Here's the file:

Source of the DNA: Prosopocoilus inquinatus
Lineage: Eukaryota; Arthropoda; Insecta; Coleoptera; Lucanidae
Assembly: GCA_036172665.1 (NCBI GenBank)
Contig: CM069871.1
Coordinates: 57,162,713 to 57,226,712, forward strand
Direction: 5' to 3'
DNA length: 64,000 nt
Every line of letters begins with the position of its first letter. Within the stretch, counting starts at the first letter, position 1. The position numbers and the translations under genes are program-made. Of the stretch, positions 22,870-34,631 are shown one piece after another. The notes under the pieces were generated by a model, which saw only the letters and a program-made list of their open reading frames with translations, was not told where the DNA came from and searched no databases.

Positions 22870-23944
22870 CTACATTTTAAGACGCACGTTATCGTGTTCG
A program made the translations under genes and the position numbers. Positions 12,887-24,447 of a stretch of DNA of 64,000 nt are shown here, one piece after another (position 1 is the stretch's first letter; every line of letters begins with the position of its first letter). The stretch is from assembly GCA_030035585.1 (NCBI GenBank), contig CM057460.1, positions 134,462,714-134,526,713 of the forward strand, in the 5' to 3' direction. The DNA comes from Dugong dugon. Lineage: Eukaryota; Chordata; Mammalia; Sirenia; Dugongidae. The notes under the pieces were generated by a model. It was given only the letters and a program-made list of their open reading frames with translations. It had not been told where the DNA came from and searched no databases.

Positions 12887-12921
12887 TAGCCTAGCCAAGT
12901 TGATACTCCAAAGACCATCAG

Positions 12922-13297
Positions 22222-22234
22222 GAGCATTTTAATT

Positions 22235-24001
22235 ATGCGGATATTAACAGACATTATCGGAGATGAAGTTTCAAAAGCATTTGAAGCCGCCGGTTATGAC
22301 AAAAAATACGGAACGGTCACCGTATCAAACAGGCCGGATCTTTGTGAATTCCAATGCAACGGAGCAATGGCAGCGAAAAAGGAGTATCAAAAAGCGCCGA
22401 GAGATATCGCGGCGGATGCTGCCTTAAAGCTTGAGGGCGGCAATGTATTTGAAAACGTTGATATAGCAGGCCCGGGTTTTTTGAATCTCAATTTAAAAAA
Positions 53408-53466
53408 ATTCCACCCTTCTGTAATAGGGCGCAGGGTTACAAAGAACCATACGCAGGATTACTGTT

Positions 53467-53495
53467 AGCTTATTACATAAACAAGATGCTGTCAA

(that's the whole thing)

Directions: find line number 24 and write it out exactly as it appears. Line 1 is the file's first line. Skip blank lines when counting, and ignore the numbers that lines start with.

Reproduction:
Positions 53467-53495